Regards,
Neha Sharma

On Thu, Jul 20, 2017 at 1:28 PM, Craig Ringer <cr...@2ndquadrant.com> wrote:

> On 20 July 2017 at 15:00, Neha Sharma <neha.sha...@enterprisedb.com>
> wrote:
>
>> Hi Craig,
>>
>> I had done a fresh initdb,the default parameter configuration was used. I
>> was setting few set of parameters while startup by the below command.
>>
>> ./postgres -d postgres -c shared_buffers=$shared_bufs -N 200 -c
>> min_wal_size=15GB -c max_wal_size=20GB -c checkpoint_timeout=900 -c
>> maintenance_work_mem=1GB -c checkpoint_completion_target=0.9 &
>>
>> Now I have modified the script a bit with Robert's suggestion as below.
>> Instead of starting it with postgres binary i have set it in conf file and
>> starting the server with pg_ctl. I am waiting for the results,once the core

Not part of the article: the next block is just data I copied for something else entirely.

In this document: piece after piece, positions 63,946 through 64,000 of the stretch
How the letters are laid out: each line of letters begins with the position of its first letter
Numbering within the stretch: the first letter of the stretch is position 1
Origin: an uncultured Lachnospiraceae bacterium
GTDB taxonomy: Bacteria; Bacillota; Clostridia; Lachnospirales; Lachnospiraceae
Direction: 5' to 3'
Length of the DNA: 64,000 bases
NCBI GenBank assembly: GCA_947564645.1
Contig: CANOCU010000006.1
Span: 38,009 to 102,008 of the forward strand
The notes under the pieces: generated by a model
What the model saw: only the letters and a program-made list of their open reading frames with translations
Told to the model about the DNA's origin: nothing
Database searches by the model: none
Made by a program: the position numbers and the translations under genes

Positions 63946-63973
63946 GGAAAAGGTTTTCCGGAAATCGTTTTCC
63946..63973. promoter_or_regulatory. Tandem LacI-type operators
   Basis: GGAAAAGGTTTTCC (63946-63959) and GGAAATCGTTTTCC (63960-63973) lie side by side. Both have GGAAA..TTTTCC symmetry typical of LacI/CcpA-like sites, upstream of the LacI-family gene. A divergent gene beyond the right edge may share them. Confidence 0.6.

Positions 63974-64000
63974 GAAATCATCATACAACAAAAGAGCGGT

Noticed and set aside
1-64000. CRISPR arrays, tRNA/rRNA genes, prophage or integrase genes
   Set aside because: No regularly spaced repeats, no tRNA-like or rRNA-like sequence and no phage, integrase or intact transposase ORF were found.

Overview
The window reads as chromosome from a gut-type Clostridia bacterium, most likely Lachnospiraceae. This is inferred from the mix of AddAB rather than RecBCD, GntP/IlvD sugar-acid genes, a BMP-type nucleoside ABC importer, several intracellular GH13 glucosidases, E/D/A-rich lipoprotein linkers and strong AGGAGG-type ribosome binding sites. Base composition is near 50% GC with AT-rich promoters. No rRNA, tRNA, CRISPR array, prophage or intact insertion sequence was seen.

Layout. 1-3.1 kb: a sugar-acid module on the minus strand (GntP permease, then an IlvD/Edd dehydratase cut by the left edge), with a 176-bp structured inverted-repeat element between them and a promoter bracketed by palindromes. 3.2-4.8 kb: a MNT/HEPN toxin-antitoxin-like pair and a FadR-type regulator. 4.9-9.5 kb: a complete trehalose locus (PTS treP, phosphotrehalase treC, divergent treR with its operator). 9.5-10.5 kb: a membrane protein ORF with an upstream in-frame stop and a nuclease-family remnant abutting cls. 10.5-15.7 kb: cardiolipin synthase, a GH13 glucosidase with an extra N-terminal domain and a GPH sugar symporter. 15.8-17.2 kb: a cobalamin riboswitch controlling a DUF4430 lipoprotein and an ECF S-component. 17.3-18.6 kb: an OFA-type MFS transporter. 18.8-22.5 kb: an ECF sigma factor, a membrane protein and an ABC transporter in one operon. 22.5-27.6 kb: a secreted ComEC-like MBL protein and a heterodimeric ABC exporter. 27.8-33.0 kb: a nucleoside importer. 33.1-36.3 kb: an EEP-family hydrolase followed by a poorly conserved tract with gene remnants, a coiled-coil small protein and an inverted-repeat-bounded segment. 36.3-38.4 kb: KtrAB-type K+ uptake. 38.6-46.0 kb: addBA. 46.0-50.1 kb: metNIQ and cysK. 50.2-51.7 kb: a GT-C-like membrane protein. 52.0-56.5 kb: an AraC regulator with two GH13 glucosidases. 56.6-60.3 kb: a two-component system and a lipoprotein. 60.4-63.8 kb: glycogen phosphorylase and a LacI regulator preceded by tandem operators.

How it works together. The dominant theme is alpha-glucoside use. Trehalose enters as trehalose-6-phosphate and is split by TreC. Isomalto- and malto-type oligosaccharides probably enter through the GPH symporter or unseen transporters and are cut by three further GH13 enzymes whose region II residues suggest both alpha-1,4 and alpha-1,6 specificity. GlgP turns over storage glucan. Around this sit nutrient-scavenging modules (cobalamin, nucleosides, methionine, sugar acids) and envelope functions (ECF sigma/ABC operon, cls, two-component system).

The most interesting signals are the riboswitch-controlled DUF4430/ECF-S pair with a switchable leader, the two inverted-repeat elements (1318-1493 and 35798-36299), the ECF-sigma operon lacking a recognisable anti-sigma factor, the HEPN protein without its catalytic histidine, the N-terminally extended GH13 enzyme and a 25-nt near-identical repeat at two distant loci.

>> dump is generated will share the details.
>>
>
> Thanks.
>
> To verify that you do get a coredump, you might want to consider sending a
> kill -SEGV to a backend and make sure that it actually dumps core and you
> can find the core.
>
> Ideally you'd actually set the coredumps to include shmem (see
> coredump_filter in http://man7.org/linux/man-pages/man5/core.5.html), but
> with 8GB shared_buffers that may not be practical. It'd be very useful if
> possible.
>
> If this is wraparound-related, as it appears to be, you might get faster
> results by using a custom pgbench script for one or more workers that just
> runs txid_current() a whole lot. Or jump the server's xid space forward.
>
Thanks. Will put together suggestions to get the result.

>
> I've got a few other things on right now but I'll keep an eye out and hope
> for a core dump.
>
> --
>  Craig Ringer                   http://www.2ndQuadrant.com/
>  PostgreSQL Development, 24x7 Support, Training & Services
>

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